Leadership positions in campus ministry are invariably rewarding. They nurture relationships between peers that are rooted in faith and create a comfortable space where students can feel open to grow in confidence in their devotion to Christ.
“Are you an engineer?” I ask, pointing to the slim, shiny ring on his pinky finger.
“No,” he replies. “This is my promise ring.”
I went into the theatre expecting explosions, fast cars and over-the-top action; I got all of that and then some in Furious 7.
Furious 7 is the latest instalment in the Fast and Furious film series. The series has built itself around street racing and daring heists and Furious 7 has it all.
For the first time in months, I was feeling nervous about going to Confession. I had a sense of dread as I imagined reading my lengthy examination of conscience to my confessor. The worry of never again being able to look my priest in the eye lingered at the back of my mind as I scrambled to prepare to receive the sacrament.
PHOTO GALLERY: YSN reporter Vincent Mastromatteo shares what he saw at the Vatican when he visited last year.
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Of all the places a Catholic can be during Holy Week, few can beat Rome. The bustling capital of Italy is awash with pilgrims that week, and last year, 21 classmates and I were among them.
Nelson Mandela once said, “Education is the most powerful weapon which you can use to change the world.” Most people think education is a rather simple process: you go to high school and graduate, then move on to college and graduate, and ultimately find a job and start living your life. However, it often isn’t that straightforward.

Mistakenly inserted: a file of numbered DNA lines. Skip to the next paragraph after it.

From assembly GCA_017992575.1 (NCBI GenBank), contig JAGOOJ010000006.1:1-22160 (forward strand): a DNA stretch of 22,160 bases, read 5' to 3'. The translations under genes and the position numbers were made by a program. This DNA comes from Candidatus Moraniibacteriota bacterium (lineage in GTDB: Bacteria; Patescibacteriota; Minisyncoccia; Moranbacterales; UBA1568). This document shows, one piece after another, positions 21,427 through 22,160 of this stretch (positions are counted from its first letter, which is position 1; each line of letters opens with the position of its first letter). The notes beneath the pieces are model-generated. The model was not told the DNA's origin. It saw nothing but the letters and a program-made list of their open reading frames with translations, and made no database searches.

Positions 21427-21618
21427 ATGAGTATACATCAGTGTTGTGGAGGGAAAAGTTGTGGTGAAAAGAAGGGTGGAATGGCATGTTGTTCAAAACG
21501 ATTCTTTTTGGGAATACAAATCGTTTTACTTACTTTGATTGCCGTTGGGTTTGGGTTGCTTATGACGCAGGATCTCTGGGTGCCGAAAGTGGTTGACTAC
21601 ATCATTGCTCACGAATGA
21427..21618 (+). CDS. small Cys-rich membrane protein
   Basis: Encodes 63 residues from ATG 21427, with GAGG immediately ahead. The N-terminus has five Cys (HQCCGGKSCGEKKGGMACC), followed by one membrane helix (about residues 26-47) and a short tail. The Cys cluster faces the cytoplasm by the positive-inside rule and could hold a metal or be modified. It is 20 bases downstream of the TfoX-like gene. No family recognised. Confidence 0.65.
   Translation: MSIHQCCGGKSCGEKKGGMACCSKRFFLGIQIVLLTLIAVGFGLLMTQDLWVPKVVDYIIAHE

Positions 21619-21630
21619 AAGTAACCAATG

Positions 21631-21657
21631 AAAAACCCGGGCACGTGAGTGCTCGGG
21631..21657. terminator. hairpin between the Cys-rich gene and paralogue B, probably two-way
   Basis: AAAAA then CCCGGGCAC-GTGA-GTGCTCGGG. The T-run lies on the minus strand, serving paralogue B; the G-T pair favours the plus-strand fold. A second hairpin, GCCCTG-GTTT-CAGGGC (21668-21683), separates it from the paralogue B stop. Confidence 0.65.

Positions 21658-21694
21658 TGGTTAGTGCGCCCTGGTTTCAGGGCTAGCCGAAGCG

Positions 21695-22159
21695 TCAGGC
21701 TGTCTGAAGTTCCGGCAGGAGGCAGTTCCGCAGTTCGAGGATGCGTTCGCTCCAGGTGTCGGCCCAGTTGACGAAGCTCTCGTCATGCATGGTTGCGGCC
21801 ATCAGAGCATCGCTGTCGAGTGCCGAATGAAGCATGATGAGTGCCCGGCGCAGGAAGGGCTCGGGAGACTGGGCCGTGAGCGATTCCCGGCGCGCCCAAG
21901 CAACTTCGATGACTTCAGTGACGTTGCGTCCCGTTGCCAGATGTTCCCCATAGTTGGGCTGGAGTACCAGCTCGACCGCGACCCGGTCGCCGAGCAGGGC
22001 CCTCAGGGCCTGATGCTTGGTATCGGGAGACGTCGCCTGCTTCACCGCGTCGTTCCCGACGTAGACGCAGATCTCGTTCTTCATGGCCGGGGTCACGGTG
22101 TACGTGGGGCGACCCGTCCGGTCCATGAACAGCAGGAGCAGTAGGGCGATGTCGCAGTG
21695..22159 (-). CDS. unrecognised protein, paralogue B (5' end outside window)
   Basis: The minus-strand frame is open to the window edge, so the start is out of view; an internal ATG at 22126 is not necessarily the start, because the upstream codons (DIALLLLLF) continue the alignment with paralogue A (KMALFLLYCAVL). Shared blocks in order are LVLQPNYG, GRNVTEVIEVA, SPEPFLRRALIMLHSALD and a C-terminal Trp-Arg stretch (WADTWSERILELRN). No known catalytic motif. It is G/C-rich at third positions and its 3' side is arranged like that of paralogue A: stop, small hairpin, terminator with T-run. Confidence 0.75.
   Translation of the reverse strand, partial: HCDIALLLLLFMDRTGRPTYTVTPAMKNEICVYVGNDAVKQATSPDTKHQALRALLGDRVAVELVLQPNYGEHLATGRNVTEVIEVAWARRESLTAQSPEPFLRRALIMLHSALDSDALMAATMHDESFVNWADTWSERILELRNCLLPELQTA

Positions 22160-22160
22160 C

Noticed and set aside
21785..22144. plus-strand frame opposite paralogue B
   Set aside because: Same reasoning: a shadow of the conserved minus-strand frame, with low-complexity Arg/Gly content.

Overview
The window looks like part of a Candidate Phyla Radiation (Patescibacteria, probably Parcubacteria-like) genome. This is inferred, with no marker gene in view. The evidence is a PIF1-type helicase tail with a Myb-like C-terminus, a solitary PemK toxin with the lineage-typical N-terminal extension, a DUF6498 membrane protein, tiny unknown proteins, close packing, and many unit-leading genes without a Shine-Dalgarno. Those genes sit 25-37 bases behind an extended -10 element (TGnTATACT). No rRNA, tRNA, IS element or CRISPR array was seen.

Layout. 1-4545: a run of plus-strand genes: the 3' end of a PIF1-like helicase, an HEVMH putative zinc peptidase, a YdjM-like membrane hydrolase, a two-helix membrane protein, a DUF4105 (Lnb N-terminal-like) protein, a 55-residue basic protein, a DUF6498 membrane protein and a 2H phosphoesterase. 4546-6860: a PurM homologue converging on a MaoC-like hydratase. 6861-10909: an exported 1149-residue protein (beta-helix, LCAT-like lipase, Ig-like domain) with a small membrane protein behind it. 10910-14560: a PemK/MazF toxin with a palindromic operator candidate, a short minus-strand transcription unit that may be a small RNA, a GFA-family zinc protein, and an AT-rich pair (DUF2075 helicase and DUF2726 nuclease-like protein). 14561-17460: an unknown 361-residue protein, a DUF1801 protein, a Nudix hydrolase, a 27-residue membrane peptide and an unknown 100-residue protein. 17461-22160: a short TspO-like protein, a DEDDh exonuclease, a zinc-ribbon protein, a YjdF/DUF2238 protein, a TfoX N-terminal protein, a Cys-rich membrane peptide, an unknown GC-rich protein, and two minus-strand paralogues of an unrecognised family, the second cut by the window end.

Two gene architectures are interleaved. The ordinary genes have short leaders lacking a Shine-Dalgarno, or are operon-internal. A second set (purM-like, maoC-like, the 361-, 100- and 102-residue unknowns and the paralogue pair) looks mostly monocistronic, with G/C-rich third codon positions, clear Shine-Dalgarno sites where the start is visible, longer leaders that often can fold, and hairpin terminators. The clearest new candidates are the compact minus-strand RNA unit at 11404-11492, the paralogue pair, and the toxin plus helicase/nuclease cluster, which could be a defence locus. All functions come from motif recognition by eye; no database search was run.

“Some people are starving around the world,” I used to say to myself, when an unfinished meal was thrown away. In the couple times I let this comment slip to other friends, the response was usually the same.
“It’s not like I can send them my food,” or “It’s my meal, I can do what I want with it,” both of which are valid points.
One of the hardest things about moving to a small town is integrating into the community. After my last column was published, I was offered a job in northeastern Alberta and found myself moving to the town of St. Paul. It’s the centre of the diocese and at approximately 6,000 people it’s the smallest municipality I’ve ever called home.
I recently attended a men’s retreat and got three surprises. First surprise, a men’s and women’s retreat were happening at the same venue. Second, no one would be allowed to talk because it was a silent retreat. (Okay, participants were allowed to talk but only during the talks and during Mass.) The third surprise, and most important, is what I learned about masculinity and the role that men play in the Church. We also learned about what it means to be a “husband to the Church.”
This week wraps up election week for the University of Waterloo’s Federation of Students, or FEDs, as we call it. It’s been a busy two weeks of smiling, shaking hands, social media campaigns and general lack of sleep for the candidates. I can’t help but wonder if any of it is appreciated, or even noticed, by the majority of students on campus.